Magazine article Geographical

The Technologies: When It Comes to Selecting the Best Alternatives Available in the Renewable-Energy Market, Not All of Them Can Be Applied to Every Situation; Each of the Contenders Comes with Its Own Pros and Cons. (Renewable-Energy Special)

Magazine article Geographical

The Technologies: When It Comes to Selecting the Best Alternatives Available in the Renewable-Energy Market, Not All of Them Can Be Applied to Every Situation; Each of the Contenders Comes with Its Own Pros and Cons. (Renewable-Energy Special)

Article excerpt

Solar power--an inexpensive source of off-grid renewable energy

Each day, the Earth is bathed in vast quantities of solar energy; the difficulty lies in harnessing it. At present, the main practical uses for direct sunlight are in heating and electricity production.

Practical solar water heating comes from flat-plate collectors that pump water through a metal panel topped by glass and into a hot-water tank. Home systems can be reasonably cheap and simple to use. Commercial systems are less cost-effective unless they are used for a significant hot-water load such as a swimming pool or laundry.

Solar photovoltaic (SPV) technology originated in the space programme, when NASA needed to develop lightweight power sources for satellites and space vehicles. It's based around silicon and thin-film cells. Rates of conversion of sunlight into electricity have been creeping to beyond 23 per cent in the lab for silicon cells; thin-film efficiencies are much lower but so are production costs. With sustained 35 per cent per annum growth, huge markets in Germany and Japan, subsidy programmes starting elsewhere and great potential in developing countries, the SPV business is looking healthy.

Today, SPV is widely used in parking meters and traffic signs, where the costs of laying electricity cables would be prohibitive. It provides competitively priced off-grid power, where the alternative is a diesel generator. The technology is already competitive in countries such as Kenya, Sri Lanka, Brazil, South Africa and Vietnam. Pioneering companies such as the Solar Electric Light Company provide innovative leasing of solar-powered lighting systems to people in developing countries as an alternative to candles and kerosene. The World Bank has been copying this approach in recent SPV commercialisation programmes in such areas.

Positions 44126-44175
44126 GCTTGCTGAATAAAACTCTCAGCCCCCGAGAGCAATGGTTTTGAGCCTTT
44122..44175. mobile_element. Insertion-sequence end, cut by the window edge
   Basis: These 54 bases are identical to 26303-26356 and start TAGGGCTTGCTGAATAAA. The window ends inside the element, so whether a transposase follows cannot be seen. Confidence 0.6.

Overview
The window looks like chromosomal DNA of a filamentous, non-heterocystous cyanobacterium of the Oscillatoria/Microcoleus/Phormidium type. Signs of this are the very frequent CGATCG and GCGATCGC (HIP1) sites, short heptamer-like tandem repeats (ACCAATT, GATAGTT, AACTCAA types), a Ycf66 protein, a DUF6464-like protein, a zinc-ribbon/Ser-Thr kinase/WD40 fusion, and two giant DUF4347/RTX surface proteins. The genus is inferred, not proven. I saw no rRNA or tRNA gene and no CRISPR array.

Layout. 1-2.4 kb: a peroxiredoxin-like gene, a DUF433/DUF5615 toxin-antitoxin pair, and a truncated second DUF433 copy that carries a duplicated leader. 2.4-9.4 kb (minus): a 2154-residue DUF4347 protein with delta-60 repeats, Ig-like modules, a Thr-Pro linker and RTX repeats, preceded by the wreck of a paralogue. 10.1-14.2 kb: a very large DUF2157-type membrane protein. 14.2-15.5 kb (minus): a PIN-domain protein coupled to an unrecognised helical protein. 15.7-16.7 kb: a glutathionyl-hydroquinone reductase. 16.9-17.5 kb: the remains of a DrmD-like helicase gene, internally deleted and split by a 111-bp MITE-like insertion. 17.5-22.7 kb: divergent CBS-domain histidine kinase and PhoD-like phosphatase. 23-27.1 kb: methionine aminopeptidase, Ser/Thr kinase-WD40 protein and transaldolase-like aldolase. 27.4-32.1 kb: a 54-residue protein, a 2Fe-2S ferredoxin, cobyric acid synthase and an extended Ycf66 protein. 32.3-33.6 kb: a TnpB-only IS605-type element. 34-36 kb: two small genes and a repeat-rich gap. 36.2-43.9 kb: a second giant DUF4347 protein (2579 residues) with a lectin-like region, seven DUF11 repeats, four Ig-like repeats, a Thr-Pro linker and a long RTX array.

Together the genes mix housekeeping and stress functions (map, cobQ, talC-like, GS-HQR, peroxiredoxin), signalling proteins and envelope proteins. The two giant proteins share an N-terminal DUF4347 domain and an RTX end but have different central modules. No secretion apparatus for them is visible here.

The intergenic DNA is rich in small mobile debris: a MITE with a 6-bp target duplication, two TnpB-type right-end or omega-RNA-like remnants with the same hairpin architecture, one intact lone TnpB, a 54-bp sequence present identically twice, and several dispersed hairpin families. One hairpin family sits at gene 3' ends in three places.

Integrating SPV technology into new buildings is a growing trend in North America, Japan and Europe, but on-grid, solar power is still relatively expensive and usually requires subsidies to make it viable. As production increases, however, there should be a significant breakthrough in price, which is why Jerry Leggett, CEO of UK-based Solar Century, describes it as "a subversive technology".

Wind power--aerospace technology tapping into an unlimited resource

Wind power is the most successful of the new renewable technologies. Although the wind has long been used for pumping water, it's through generating electricity that wind power has broken into the mainstream. Modern wind turbines use aerospace technology, are computer controlled and are cheaper than nuclear power on good sites. Wind is now a US$8billion a year industry, growing at 20-25 per cent per annum. European Wind Energy Association boss Corin Millais told an oil and gas conference audience that it was time to stop calling wind power "alternative energy" and accept that it was "now mainstream".

The size of modern wind turbines has been steadily increasing. A few years ago, 750-kilowatt to one-megawatt systems were the norm. Today, 2MW is typical, while 3MW systems are being readied for offshore use. These turbines sit on towers up to 50 metres tall.

Wind farms feed electricity into the grid and can be controlled remotely. …

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